Rep. Peter King’s announced congressional hearings on Muslim extremism have brought on a tidal wave of condemnation of the level to which America allegedly embraces anti-Islamic bigotry, so it’s important to take a look at how American Muslims are really treated in this country.
We’ve noted before how polling data indicates that the American people don’t consider most Muslims to be terrorism supporters and FBI numbers show that Muslims actually comprise a very small share of the nation’s annual hate crime victims. And yesterday, the Center for Security Policy released a new report on religiously motivated hate crimes between 2000 and 2009, which “contradicts the false assertions that hate crimes against Muslims have increased, and that the alleged cause is widespread Islamophobia in America.” CSP president Frank Gaffney says:
This report is important because it exposes a false belief perpetuated by a few vocal groups that religious bias crimes against Muslims are on the upswing. The truth is quite the opposite. These arguments, unsubstantiated by hard factual data, are corrosive to community relationships at every level of American society, and a potential threat to national security.
First, the report’s summary chart [download here] shows that the overwhelming majority of Americans are peaceful to members of all faiths. There were a total of 6,319 anti-religious hate crimes perpetrated against Americans of all faiths in the last decade. As despicable as every single act was, that number is well within the range we should expect in a free society of over 300 million people (consider that in 2008 alone there were 16,272 murders, 89,000 rapes, and 441,855 robberies). Neither Jews, Christians nor Muslims are suffering any kind of hate-crime epidemic.
That alone should suffice to demonstrate that Muslims are hardly getting the second-class citizen treatment—even if they were disproportionately targeted, the discrimination would still be among an astoundingly small subset of the population. But as it turns out, not even that’s true. The worst year for Muslims, predictably, was 2001, the year of the September 11 attacks, which saw 546 anti-Muslim offenses (up sharply from 33 the previous year). But over the next eight years, offenses dropped almost as sharply, fluctuating between a low of 123 and a high of 193. This is pretty consistently higher than anti-Christian offenses, though not by much, and Christians were actually victimized more than Muslims in 2000 and 2008.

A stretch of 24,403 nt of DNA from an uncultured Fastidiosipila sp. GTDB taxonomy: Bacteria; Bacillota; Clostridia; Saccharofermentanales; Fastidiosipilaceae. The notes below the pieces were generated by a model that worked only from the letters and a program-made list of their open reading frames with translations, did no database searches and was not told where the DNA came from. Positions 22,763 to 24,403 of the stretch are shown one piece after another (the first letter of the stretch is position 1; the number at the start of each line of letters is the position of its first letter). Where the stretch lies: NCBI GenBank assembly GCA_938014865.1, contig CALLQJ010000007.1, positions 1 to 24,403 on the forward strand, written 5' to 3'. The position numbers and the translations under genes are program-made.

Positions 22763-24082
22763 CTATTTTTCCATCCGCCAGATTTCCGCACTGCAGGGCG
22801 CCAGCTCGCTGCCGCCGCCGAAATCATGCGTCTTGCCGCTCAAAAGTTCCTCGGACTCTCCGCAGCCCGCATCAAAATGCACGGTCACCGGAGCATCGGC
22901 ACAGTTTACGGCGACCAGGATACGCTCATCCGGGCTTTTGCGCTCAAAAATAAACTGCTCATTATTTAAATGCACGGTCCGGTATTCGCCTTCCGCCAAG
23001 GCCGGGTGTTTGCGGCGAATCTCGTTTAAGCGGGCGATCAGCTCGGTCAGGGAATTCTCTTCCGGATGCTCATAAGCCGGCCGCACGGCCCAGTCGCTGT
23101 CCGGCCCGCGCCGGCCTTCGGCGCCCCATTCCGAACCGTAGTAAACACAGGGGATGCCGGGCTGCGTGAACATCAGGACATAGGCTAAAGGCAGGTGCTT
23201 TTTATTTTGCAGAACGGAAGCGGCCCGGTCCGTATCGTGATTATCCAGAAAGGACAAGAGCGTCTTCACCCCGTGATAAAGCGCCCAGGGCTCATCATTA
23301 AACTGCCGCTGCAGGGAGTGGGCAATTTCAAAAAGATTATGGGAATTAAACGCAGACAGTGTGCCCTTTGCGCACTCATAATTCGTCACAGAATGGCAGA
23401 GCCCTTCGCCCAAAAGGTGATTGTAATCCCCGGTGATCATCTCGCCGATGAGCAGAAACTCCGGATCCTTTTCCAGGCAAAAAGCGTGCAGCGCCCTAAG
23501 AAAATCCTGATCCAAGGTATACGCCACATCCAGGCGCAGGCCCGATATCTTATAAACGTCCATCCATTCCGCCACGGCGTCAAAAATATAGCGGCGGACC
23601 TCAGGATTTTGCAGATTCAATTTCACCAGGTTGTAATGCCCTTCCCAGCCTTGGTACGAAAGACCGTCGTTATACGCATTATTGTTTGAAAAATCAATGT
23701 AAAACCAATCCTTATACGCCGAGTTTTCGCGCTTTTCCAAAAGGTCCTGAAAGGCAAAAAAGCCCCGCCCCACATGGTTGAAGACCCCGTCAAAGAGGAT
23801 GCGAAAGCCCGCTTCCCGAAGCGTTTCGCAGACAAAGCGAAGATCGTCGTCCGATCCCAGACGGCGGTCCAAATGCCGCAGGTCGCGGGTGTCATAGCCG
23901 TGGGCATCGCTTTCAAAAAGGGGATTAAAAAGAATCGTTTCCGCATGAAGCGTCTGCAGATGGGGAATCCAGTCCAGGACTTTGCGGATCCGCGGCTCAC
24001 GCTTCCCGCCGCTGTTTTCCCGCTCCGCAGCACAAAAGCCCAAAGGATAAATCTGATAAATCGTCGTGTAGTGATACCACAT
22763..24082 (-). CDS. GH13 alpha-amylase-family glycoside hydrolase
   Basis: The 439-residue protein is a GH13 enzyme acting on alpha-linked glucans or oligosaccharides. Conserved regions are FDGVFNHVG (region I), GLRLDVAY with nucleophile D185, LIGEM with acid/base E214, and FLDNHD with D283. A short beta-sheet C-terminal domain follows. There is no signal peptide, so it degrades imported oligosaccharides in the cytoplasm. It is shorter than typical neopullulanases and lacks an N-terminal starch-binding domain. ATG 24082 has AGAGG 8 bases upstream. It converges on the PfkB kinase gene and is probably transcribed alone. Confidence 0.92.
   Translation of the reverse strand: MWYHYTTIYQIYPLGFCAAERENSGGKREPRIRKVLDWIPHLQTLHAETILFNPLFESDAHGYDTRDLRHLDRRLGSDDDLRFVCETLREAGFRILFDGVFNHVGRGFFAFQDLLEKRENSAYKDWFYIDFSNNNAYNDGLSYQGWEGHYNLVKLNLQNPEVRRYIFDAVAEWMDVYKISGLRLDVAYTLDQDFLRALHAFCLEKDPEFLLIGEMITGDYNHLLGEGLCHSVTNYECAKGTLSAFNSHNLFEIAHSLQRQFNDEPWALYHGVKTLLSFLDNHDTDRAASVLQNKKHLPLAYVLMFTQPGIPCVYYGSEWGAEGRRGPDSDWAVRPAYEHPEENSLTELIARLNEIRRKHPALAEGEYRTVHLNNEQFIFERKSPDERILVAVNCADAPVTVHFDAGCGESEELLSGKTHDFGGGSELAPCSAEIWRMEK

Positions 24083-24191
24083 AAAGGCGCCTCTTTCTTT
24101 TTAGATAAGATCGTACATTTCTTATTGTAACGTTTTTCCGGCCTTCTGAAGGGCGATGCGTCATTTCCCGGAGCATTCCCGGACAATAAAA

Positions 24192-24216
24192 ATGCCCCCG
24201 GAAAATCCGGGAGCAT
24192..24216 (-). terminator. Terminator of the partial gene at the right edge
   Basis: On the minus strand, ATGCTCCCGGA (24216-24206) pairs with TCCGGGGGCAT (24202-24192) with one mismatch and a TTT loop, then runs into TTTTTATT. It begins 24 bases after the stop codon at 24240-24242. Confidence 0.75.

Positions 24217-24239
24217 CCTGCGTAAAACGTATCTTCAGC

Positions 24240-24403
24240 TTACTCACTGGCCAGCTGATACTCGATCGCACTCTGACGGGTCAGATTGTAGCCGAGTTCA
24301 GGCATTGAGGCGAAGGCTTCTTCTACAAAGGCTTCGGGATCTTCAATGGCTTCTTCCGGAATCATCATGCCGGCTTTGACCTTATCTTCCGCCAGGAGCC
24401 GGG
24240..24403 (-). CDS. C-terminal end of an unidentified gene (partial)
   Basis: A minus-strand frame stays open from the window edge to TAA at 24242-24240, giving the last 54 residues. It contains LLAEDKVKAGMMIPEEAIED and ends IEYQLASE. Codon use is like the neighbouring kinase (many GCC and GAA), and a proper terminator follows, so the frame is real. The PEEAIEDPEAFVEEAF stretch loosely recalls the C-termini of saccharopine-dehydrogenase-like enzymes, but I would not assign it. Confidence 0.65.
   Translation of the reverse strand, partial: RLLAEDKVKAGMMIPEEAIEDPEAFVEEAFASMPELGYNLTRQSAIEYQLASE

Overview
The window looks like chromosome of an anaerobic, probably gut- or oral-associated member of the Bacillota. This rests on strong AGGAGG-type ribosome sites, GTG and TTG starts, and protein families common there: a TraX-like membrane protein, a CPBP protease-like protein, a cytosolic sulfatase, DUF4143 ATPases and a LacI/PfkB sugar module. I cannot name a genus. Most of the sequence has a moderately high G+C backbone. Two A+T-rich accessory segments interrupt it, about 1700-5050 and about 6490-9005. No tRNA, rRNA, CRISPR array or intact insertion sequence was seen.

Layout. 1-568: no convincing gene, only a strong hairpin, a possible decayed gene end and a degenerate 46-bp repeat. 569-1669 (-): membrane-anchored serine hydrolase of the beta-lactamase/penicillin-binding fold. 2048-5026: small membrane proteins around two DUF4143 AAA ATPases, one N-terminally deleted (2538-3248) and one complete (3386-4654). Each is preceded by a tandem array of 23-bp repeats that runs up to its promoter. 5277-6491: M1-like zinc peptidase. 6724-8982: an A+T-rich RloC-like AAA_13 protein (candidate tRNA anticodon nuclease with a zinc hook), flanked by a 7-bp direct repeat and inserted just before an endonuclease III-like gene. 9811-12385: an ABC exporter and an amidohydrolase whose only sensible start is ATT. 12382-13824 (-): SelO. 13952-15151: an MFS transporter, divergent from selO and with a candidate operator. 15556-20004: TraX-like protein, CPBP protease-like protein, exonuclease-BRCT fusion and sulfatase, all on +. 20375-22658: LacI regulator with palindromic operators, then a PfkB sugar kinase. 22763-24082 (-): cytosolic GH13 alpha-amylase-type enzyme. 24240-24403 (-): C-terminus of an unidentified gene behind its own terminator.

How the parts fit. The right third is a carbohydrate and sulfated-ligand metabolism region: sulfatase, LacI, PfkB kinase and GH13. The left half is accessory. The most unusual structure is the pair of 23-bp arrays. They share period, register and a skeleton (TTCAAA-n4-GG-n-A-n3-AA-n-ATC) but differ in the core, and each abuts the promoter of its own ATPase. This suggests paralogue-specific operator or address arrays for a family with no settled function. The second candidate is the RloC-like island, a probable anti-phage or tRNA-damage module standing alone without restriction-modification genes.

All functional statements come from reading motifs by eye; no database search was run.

The real story, though, is how those numbers compare to anti-Semitic offenses:
[In] 2009, Jewish victims of hate crimes outnumbered Muslim victims by more than 8 to 1 (1,132 Jewish victims to 132 Muslim victims). From 2000 through 2009, for every one hate crime incident against a Muslim, there were six hate crime incidents against Jewish victims (1,580 Muslim incidents versus 9,692 Jewish incidents). Even in 2001, total anti-Muslim incidents, offenses and victims remained approximately half of the corresponding anti-Jewish totals.
The data soundly refutes the prevailing myths surrounding intolerance in America (“a Pew poll conducted in 2009 found that 58% of Americans believe there is ‘a lot of discrimination against’ Muslims, opposed to 35% who thought the same for Jews.”). And just as importantly, the report notes the sinister use to which jihadists and their allies put such misinformation. An example:
Turning to the modern Islamic scholars, Louay Safi is a Muslim author and scholar who has served at the top ranks of Muslim Brotherhood affiliates in the U.S. He formerly was the Executive Director of the Islamic Society of North America (ISNA)’s Leadership Development Center, Executive Director and Director of Research for the International Institute of Islamic Thought (IIIT), editor of the Journal of Islamic Social Sciences, and President of the Association of Muslim Social Scientists (AMSS) (1999-2003). ISNA, IIIT, and the AMSS all appear on the Muslim Brotherhood’s own list of “our organizations and the organizations of our friends.” Safi currently serves as Common Word Fellow at the Prince Alwaleed bin Talal Center for Muslim Christian Understanding at Georgetown University. His credentials, in other words, would seem impeccable to speak to Islamic rulings on defensive warfare.
The slim 2001 paperback book, “Peace and the Limits of War,” was authored by Safi and published by the IIIT in response to the post-9/11 surge in public awareness of Islam and jihad. While Safi attempts to distance himself from the classical Islamic scholars on the topic of mandatory offensive jihad, he has no such compunctions when it comes to “War in defense of Muslim individuals and property.” He writes:
“When wrong is inflicted on a Muslim individual by a member, or members, of another political community….the Islamic state is obligated to make sure the individual, or his family, is compensated for his suffering, and that his rights are upheld…it suffices to say that the Islamic state should ensure that justice has been done to the wronged Muslim, even if that take a declaration of war…”
If anyone has been victimized by a widespread wave of hatred and fear-mongering, it’s the American people. For all our failings, we are a well-meaning, compassionate, decent people, who have nothing against people who look, think and believe differently, and honestly want America to be a land of freedom and opportunity for everyone. That they are defamed as bigots for their efforts to expose the villains hiding behind peaceful, liberty-loving Muslims is a more despicable act of hate than anything Peter King has in mind.